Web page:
The Florida man acquitted in the fatal shooting of Trayvon Martin is suing presidential candidates Pete Buttigieg and Elizabeth Warren for $265 million over a pair of tweets about the late teenager.
On Feb. 18, George Zimmerman filed a defamation suit against the two presidential hopefuls for language they used on Twitter about Martin’s shooting on what would have been his 25th birthday earlier this month, according to court documents obtained by Oxygen.com.
“How many 25th birthdays have been stolen from us by white supremacy, gun violence, prejudice, and fear?” Buttigieg asked his followers on Feb. 5., before punctuating the end of his post with “#BlackLivesMatter.”
Warren posted a similar tweet, adding, “We need to end gun violence and racism.”
Zimmerman’s lawyers, however, blasted the tweets as “extreme” and “outrageous,” insisting the social media posts “victimized” their client by destroying his reputation and causing him financial damage, despite not being mentioned by name in either post.
“The false impression of Plaintiff Zimmerman, which Defendants created, caused irreparable harm to him, his businesses and person and his calling, as well as to his good will and reputation, as well as harmed his family,” his lawyers said in court filings.
The tweets’ references to “gun violence,” “white supremacy,” and “racism” smeared Zimmerman, the man’s lawyers said, who repeatedly asserted their client was justified in gunning down Martin.
“There was nothing about Zimmerman’s act of self-defense that could fit the public understanding of someone engaging in ‘gun violence,’” Zimmerman’s lawyers said of Buttigieg.
Warren, they added, “falsely portrayed Trayvon Martin’s death as being a result of ‘gun violence.’”
Zimmerman’s legal team also suggested both candidates’ tweets were a “disingenuous” attempt to drum up support amongst black voters.
The court documents highlighted Buttigieg’s lackluster polling numbers amongst voters of color, criticized his demotion of a back police chief in South Bend, and claimed that Warren’s campaign was “infected” with “systematic racism.”
Neither Buttigieg or Warren’s campaign responded to Oxygen.com’s request for comment on Thursday.
Some legal experts, however, said that Zimmerman’s case has little merit.
“I think anybody can file a lawsuit — it doesn’t mean it’s going to be successful,” Gloria J. Browne-Marshall, a former civil rights lawyer, told Oxygen.com.
Browne-Marshall, who’s also a constitutional law professor at John Jay College of Criminal Justice in New York, said the suit represents a troubling weaponization of the country’s defamation laws.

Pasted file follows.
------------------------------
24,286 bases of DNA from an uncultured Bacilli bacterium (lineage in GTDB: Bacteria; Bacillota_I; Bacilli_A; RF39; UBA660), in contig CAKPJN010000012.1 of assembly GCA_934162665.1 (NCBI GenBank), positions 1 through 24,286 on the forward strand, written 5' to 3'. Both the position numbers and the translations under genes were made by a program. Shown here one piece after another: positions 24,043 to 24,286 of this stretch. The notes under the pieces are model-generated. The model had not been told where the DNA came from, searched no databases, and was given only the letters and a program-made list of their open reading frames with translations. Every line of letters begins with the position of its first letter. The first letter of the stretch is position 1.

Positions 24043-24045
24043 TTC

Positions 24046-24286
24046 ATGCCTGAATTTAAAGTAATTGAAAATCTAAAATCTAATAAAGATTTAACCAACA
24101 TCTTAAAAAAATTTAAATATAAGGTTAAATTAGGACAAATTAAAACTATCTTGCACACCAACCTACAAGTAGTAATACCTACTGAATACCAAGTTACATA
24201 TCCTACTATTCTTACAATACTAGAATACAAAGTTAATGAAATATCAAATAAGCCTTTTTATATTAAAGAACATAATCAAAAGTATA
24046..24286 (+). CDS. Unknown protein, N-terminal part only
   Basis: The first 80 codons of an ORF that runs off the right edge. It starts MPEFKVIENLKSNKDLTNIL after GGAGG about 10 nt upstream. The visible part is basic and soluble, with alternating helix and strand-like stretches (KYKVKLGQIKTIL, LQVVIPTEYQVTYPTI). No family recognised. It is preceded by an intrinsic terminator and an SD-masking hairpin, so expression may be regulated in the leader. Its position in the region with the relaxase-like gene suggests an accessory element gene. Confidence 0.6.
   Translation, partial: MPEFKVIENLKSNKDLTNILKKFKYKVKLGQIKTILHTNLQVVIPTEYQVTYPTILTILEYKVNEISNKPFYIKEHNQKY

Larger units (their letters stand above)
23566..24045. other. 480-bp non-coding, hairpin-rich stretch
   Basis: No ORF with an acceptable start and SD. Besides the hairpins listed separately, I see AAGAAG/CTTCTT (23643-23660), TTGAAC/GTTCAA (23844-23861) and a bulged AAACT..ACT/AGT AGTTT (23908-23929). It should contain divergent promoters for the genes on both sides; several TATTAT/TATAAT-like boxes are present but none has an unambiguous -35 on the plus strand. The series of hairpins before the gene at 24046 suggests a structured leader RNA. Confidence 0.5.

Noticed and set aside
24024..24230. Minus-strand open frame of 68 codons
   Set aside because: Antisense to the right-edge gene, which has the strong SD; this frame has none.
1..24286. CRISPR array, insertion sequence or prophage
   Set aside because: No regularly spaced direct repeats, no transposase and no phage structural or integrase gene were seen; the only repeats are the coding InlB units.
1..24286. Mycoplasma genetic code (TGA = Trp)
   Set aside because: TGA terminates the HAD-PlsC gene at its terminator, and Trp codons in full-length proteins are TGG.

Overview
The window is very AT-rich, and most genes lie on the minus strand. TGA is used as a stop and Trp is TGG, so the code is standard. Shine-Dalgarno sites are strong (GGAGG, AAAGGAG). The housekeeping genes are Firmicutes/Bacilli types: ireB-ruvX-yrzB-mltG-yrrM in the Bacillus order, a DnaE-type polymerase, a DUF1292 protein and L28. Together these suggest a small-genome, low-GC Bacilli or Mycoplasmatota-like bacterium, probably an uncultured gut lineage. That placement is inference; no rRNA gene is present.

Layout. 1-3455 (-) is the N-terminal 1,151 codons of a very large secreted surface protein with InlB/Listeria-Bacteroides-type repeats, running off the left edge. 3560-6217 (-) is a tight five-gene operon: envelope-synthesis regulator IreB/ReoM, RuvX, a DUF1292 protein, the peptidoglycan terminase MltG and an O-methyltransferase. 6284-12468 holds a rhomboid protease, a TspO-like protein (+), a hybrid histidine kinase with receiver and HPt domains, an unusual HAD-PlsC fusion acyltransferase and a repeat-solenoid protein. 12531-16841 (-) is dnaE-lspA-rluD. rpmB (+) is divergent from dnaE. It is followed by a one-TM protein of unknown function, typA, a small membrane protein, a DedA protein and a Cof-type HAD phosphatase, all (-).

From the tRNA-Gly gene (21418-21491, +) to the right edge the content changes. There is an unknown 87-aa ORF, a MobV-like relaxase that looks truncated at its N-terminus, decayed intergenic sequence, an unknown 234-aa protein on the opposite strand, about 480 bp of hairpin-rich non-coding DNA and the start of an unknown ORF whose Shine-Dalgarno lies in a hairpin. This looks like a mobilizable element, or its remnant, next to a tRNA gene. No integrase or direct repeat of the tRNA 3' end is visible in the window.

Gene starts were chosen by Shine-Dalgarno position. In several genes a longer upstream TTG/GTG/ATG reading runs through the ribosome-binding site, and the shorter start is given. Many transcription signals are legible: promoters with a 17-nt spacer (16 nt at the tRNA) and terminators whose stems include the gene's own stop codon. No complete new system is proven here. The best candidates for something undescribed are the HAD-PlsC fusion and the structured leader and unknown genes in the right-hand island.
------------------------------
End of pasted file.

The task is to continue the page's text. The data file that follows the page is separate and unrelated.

“This case of defamation is based on a very flimsy rationale of injury that in no way that would rise to the level of over $200 million,” she added.
In 2019, Zimmerman also filed a case against Martin’s mother Sybrina Fulton, as well as a civil rights lawyer, and a book publisher, claiming that evidence was falsified in the original murder case, according to separate court documents obtained by Oxygen.com. Zimmerman is seeking $100 million in damages in the case, which is still open.
Fulton, who’s currently running for Miami-Dade County commissioner, was previously endorsed by Warren.
Martin’s case sparked a heated debate surrounding gun violence and Florida’s controversial ‘Stand Your Ground’ laws and also birthed the Black Lives Matter movement.
At the time, prosecutors argued that Martin, who was unarmed, clutching a bag of Skittles, and wearing a hoodie, had been murdered in cold blood by the neighborhood watch volunteer.
Zimmerman, however, has consistently maintained he pulled a pistol on Martin in self-defense.
The 36-year-old has past domestic violence arrests in Seminole County, court documents obtained by Oxygen.com show. In 2013, he allegedly pointed a shotgun at a woman in her home, smashed her glass coffee table, and locked her outside of the residence. Two years, later Zimmerman was also accused of throwing a wine bottle at a romantic partner. Both cases were dismissed.
In 2017, Zimmerman was charged with cyberstalking after he sent nearly 70 text messages to a private investigator working with a production crew on a documentary about Martin. In a series of crude text messages, Zimmerman supposedly threatened to feed the man to an alligator, an arrest affidavit obtained by Oxygen.com stated. He ultimately pleaded no contest in the case.
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